In addition, Ms. Wood states in her affidavit that when Ms. Truesdale failed to respond to the January 23rd notice, she mailed a follow-up letter reminding plaintiff of her right to coverage and of the sixty-day election period. She attests that she also included another COBRA notice and election form. This letter, she attests, also was mailed to plaintiff's last known address in a manner consistent with office procedure.

 The plaintiff, in her statement of material facts, asserts that she never received either notice letter. She argues that the notices, if mailed, were addressed incorrectly in that they failed to include the city quadrant designation of Northeast, and her apartment number. She also suggests that the notices were never mailed, asserting that she has received other correspondence from the Hay Adams addressed in the same manner as the alleged notices. Finally, the plaintiff questions Ms. Wood's veracity. She alleges that Ms. Wood was terminated from prior employment for her failure to authorize payment of health care insurance benefits for hundreds of employees.

 In its reply, defendant Hay Adams provides an additional affidavit of Ms. Wood. In the second affidavit, Ms. Wood states that the plaintiff's allegation regarding Ms. Wood's former employment are untrue.

 In her opposition to defendants' summary judgment motions, plaintiff Truesdale also argues, for the first time, that defendants failed to provide her with notice of commencement of health care coverage (hereinafter "commencement notice") when Penn General superseded the Pacific Holding Group Health Plan and again when George Washington University Health Plan ("GWUHP") replaced the Pacific Holding/Penn General group health plan. At oral argument on the motions, plaintiff's counsel informed the Court that counsel intended to file a motion to amend the complaint to include this cause of action.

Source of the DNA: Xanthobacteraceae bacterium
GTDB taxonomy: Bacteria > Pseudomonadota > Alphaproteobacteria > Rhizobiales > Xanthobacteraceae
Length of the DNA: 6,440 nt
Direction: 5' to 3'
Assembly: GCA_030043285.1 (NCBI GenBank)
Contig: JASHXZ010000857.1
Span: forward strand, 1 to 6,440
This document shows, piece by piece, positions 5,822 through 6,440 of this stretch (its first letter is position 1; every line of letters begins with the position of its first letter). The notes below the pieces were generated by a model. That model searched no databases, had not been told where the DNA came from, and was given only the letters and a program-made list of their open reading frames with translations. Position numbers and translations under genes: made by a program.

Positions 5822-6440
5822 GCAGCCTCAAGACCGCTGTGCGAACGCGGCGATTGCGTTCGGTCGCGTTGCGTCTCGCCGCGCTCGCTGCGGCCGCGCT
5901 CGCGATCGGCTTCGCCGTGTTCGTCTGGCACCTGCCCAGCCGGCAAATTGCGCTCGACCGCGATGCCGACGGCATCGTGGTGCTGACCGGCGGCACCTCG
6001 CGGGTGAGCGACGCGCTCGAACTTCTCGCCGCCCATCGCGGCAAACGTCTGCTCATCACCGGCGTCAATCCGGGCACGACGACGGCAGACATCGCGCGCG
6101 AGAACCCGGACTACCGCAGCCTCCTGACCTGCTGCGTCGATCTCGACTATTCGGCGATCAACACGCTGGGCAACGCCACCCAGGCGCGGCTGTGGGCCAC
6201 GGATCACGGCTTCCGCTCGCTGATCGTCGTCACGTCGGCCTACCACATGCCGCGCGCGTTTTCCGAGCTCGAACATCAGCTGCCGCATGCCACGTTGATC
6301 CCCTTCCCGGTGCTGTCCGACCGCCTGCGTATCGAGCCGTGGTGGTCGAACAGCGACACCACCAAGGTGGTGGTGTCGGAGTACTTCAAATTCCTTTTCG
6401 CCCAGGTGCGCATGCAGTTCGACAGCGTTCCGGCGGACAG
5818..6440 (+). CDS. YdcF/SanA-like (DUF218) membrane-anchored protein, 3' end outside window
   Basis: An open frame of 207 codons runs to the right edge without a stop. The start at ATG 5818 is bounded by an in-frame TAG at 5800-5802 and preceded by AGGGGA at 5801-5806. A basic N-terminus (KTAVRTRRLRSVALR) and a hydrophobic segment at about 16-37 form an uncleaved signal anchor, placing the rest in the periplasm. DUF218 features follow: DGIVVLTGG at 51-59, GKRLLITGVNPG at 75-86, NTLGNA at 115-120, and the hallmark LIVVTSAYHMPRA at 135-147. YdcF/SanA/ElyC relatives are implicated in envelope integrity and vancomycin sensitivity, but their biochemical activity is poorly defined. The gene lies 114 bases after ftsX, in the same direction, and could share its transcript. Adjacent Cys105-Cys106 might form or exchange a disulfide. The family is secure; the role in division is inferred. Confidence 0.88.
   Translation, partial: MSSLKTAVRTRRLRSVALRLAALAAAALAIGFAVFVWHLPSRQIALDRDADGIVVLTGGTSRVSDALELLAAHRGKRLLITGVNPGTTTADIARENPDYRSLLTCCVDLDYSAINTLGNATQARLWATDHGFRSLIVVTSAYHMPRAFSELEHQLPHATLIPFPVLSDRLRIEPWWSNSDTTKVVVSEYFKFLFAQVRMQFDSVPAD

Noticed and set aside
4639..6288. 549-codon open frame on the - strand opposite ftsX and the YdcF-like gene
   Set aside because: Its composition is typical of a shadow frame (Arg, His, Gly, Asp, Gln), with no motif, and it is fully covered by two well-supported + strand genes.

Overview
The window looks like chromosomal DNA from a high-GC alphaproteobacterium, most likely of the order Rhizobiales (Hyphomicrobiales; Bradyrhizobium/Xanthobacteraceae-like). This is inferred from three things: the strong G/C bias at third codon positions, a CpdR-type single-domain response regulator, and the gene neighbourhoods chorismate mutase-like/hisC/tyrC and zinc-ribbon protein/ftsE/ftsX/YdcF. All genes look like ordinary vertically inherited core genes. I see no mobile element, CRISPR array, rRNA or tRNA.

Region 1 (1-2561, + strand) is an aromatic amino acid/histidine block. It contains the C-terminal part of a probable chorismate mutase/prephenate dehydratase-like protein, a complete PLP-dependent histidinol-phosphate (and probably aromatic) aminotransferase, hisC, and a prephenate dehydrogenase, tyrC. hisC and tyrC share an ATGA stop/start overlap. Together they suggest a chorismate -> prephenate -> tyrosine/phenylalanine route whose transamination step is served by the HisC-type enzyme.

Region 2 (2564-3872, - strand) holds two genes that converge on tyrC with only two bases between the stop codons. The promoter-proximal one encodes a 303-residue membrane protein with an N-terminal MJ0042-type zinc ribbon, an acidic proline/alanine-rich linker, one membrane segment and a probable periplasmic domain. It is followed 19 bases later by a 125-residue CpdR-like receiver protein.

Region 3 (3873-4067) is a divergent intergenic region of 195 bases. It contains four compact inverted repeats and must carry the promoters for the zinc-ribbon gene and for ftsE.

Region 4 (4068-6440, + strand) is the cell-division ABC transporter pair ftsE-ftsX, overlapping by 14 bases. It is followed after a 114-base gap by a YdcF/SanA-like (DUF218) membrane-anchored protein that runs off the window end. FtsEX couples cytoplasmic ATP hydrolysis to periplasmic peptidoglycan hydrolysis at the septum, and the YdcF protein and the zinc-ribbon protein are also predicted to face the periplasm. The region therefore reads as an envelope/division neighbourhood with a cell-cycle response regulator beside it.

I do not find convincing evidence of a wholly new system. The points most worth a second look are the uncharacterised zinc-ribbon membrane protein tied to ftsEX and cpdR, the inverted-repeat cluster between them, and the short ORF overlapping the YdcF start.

In addressing the defendants' motions, the Court first considers the issue of COBRA notice to the plaintiff upon termination of her employment at the Hay Adams. Then, the Court considers the commencement notice issue raised by the plaintiff in her opposition.

 II. DISCUSSION

 Rule 56(c) of the Federal Rules of Civil Procedure provides that summary judgment should be granted where there exists "no genuine issue of material fact and the moving party is entitled to judgment as a matter of law." The burden is on the moving party to demonstrate to the court, by way of pleadings, depositions, answers to interrogatories, admissions on file or affidavits, that no genuine issue of material fact exists. Celotex Corp. v. Catrett, 477 U.S. 317, 323, 91 L. Ed. 2d 265, 106 S. Ct. 2548 (1986). Once that showing is made, the non-moving party must respond with specific facts showing a genuine issue for trial. Id. at 324. The non-moving party cannot rely merely on the pleadings. Id. And "the mere existence of some alleged factual dispute between the parties will not defeat an otherwise properly supported motion for summary judgment". Anderson v. Liberty Lobby, Inc., 477 U.S. 242, 247-248, 91 L. Ed. 2d 202, 106 S. Ct. 2505 (1986) (italics in original). The non-moving party must point to a genuine dispute over a material fact, that is, a "dispute over facts that might affect the outcome of the suit under the governing law". Id. at 248.

 A. NO MATERIAL FACTS IN DISPUTE